This personal collection-turned museum is full of music boxes, phonographs, organs, player pianos, orchestrions (a la the 1915 Wurlitzer band organ playing at the Kennywood Carousel – cover your ears, they’re LOUD!), jukeboxes, radios and other antiques. If you like music, you’ll love this place. If you’re mechanically minded (or like me, can appreciate the mechanics with no understanding of them!), you’ll love it even more.

If you don’t live near Franklin or Oil City, don’t worry. My guess is there’s a surprise right near you — if you’re willing to look.

 PS. A shout out to my wedding photographer and fellow blogger Irene Smith, who lives up there. She’s excellent at what she does and a real pleasure to work with!

PPS. I’m also thankful this Thursday that I didn’t crack my car windows even more than I did ‘cuz it’s raining y’all. A lot. Whoops. What about you?

7 things I learned this summer

It’s been almost a month since returning from our family vacation to New England – and less than two weeks before school starts. Yikes! That rascally, slippery summertime — those months teasing me with sun, relaxation and overly ambitious plans — is quickly disappearing. Here are 7 things I’ve learned this summer:

1.  On vacation I learned that my son, who has somehow made it through many years of school, had no idea that Connecticut is a state. He thought Connecticut was a city…or a mysterious, magical place; he couldn’t really say. Those laminated placemats of the United States I purchased when the kids were little weren’t as educational as I thought.

2.  T-Rex and Drama Girl are really good car travelers, but they don’t seem to grasp the concepts of time or distance. I couldn’t get why they kept asking us if we were still in [Name of State] when we had driven right by the “Welcome to [Name of Other State]” sign minutes before!

3.  This introduced our family to the catch-phrase “Straight-A Stupid,” compliments of T-Rex. I’m fortunate the kids both enjoy and do well in school, but Common Sense 101 is clearly missing from their curriculum!

4.  Boston continues to be one of my favorite cities to visit, although I have yet to make my way out of the main tourist areas. I recommend taking a Boston Duck tour if you’re visiting for the first time or if you have young children. (BTW, if you or your family members are claustrophobic or crowd-phobic or high-price phobic, do NOT go to Quincy Market!) Newport, RI is also simply lovely and only 2 hours from Boston. It would have been better without the rain, but lovely nonetheless. Bonus: We enjoyed one of our best beach experiences ever…in New Hampshire. What a nice surprise!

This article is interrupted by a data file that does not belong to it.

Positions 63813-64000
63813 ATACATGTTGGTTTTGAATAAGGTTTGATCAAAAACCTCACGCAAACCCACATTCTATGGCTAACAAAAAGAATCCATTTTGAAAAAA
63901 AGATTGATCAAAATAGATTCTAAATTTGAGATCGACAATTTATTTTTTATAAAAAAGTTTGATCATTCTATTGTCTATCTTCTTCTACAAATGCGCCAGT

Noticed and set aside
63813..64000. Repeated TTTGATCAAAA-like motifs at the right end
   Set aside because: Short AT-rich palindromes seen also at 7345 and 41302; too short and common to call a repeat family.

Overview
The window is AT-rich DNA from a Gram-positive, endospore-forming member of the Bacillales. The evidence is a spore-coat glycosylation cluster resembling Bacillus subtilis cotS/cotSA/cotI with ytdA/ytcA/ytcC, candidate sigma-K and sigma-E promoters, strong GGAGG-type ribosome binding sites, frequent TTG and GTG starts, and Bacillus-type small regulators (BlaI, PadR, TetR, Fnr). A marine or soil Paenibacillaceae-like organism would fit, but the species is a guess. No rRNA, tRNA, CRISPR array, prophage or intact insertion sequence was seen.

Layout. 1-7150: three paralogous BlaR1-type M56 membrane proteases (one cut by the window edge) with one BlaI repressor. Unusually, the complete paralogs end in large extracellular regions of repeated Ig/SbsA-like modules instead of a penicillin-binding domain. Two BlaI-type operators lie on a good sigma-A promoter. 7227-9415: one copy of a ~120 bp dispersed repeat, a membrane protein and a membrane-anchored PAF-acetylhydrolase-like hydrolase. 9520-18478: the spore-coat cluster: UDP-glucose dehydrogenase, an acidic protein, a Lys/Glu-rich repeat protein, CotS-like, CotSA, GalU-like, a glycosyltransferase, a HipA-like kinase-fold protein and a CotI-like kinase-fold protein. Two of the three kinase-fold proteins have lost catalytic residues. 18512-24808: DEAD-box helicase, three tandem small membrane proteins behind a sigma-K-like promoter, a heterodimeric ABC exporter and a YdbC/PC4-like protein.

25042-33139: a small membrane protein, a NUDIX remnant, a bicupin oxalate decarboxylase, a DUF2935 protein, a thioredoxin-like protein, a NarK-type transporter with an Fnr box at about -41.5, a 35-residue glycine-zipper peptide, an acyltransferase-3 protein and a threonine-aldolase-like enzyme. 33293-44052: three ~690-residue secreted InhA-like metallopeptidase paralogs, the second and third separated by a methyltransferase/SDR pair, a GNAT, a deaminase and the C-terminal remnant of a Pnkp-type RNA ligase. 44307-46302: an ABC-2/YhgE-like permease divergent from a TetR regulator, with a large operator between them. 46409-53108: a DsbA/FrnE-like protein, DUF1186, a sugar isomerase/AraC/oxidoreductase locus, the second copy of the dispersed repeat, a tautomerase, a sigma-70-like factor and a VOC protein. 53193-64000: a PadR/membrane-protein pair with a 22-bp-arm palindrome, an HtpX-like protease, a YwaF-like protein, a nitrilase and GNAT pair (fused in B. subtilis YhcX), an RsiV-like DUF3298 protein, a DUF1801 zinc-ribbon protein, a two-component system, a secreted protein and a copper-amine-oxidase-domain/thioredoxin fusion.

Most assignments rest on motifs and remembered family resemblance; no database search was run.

5.  New England highway drivers really know how to use a passing lane. How I wish I could bottle up that knowledge and force every Pennsylvania and Ohio driver to drink it! New York and New Jersey drivers? Not so much — they make up their own rules of the road as they go. I lived in northern New Jersey for some time growing up and forgot just how nutty it can be to drive through the state (not a city like Connecticut). I flashed back to the first time my driving instructor said, “Now you’re going to merge onto Route 17.” Route 17, one of the most chaotic, neurotic roads leading to and through the shopping mecca (or hell, depending on your viewpoint) known as Paramus, NJ. Just like that! If you know the area, you know what I’m saying. Flashbacks.

6.  Each summer “getting back into shape” starts off with a bang, but by this point my motivation is limping along rather than running full speed. (In fact, last summer I was literally limping along –my quest to get back in shape by jogging aggravated, or outright caused, a stress fracture in my toe. There’s motivation for you!) Joe and I try to get out and bike once in a while (like tonight) and we walk as much as we can, but ice cream and the occasional cold beer tempt us every step of the way. We’re weak, what can I say. Nothing new here; I just happened to realize that this is a pattern each summer, which brings me to…

7.  No matter how much I love summer and want it to be all chillaxy, life’s stressors don’t go away. They don’t take a neatly planned vacation, which is unfortunate. We cause a lot of our stress ourselves, and acting like responsible grown-ups year-round is sometimes hard to swallow. (I know. Wah!) I guess if I can’t get rid of stress entirely I might as well embrace it with a little umbrella, beachy drink. 

What have you learned this summer? Are you ready to get back to routine?